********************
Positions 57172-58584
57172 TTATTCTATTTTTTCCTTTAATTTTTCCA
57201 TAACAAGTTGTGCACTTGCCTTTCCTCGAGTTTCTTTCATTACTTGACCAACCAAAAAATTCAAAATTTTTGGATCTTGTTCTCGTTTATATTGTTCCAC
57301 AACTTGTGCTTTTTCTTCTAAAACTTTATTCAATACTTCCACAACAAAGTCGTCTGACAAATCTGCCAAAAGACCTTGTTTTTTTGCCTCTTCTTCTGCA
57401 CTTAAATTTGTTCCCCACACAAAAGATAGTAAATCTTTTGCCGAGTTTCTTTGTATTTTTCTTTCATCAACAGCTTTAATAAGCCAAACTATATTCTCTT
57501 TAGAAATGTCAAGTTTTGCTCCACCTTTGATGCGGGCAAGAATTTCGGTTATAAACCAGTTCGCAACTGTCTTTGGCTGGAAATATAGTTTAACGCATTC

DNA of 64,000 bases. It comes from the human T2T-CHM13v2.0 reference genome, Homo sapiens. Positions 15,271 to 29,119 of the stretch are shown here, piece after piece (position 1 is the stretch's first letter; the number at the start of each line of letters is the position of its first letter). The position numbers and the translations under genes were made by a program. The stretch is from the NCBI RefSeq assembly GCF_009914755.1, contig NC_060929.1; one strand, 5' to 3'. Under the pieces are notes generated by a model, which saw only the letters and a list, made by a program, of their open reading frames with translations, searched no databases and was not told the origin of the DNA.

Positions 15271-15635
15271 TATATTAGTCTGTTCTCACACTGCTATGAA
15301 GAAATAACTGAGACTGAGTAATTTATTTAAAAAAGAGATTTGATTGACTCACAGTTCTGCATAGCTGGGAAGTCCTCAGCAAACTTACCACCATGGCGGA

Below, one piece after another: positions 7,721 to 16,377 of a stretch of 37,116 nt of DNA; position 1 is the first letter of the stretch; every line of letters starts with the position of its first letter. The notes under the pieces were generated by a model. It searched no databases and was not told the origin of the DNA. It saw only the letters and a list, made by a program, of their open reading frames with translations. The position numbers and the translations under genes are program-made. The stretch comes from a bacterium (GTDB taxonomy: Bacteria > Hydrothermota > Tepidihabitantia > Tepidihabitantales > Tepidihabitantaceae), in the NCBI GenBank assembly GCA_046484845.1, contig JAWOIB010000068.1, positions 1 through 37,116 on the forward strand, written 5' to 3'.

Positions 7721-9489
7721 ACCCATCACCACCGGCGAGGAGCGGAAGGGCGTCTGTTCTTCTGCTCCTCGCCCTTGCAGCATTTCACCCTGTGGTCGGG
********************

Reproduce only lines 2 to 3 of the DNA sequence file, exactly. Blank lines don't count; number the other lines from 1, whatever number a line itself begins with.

57172 TTATTCTATTTTTTCCTTTAATTTTTCCA
57201 TAACAAGTTGTGCACTTGCCTTTCCTCGAGTTTCTTTCATTACTTGACCAACCAAAAAATTCAAAATTTTTGGATCTTGTTCTCGTTTATATTGTTCCAC